Methane fugitive emissions (2012)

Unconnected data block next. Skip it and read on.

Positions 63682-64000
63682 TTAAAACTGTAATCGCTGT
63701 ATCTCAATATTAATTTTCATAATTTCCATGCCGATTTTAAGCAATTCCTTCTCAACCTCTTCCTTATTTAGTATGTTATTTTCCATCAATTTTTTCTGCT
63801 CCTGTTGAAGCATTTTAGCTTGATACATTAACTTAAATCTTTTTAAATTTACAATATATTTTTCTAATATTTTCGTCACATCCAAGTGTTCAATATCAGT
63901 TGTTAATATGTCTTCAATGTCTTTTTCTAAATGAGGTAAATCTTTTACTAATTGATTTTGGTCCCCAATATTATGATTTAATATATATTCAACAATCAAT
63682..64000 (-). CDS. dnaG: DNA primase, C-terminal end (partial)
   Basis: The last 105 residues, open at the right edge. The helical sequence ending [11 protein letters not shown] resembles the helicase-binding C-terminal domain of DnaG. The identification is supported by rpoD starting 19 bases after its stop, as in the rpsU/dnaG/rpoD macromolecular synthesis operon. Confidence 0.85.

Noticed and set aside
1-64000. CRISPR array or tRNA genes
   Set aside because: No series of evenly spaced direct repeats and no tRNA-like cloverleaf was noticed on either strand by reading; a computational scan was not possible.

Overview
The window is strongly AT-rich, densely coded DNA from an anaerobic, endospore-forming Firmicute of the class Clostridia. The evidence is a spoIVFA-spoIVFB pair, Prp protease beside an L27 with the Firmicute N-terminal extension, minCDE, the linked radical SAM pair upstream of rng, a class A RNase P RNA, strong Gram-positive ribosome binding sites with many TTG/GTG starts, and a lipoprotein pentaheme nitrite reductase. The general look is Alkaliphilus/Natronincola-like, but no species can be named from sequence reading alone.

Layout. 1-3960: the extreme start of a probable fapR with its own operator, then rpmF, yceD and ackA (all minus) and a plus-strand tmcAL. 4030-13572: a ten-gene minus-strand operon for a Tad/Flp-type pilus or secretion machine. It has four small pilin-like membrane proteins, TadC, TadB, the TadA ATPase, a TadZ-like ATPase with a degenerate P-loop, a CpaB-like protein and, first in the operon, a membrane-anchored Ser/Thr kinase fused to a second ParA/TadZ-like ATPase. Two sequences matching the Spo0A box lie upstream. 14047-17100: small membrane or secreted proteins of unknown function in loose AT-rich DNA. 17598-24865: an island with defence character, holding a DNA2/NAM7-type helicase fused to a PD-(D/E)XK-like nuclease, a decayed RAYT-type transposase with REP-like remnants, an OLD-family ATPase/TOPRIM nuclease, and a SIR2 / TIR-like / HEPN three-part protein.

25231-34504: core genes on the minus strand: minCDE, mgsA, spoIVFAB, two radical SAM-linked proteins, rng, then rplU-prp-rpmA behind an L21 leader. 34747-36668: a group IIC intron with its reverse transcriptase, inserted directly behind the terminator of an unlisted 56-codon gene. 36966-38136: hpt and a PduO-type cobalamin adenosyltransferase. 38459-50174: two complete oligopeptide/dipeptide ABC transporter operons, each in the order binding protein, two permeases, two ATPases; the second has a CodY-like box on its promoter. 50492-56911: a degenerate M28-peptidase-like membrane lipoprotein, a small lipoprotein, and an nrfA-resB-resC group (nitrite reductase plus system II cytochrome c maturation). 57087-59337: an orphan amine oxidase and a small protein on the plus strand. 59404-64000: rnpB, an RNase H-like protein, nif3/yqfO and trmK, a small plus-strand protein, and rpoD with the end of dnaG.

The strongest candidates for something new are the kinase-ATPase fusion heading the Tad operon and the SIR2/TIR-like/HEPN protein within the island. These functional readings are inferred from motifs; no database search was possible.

In a climate change perspective, natural gas (mainly methane) has a redeeming quality: it burns cleaner than oil and coal. Indeed, its combustion releases less greenhouse gas (GHG) than other fossil fuels for the same level of delivered energy. In that sense, it seems to be an objective ally of climate. Unfortunately, methane, directly released in the atmosphere, happens to be a powerful GHG (28 times as powerful as CO2 on a 100-year perspective). Consequently, any methane leaks during fossil fuel extraction and natural gas transport or usage should be monitored carefully in order not to diminish the benefits of natural gas combustion. For example, according to the EPA, U.S. methane emissions in 2016 reached 202 MtCO2eq (3.4% of 2016 US emissions). The Environmental Defense Fund (EDF), an American NGO that works with industries to reduce methane emissions, proved that current methane leaks are underestimated by 60% for the U.S., especially due to the undervaluation of massively large-scale leaks. The 2016 Californian leaks released 100,000 tons of methane in just a few weeks that was equivalent to 9.2 MtCO2. It is even more disheartening that the International Energy Agency reported in 2017 that 40 to 50 percent of methane emissions from natural gas infrastructure could be eliminated at no cost and the U.S. leaks are worth $2 Bn. If it is an issue for the United States, the paucity of information of other countries such as Russia, Angola and Nigeria is even more disquieting as we can speculate that the environment is not at the top of their priorities.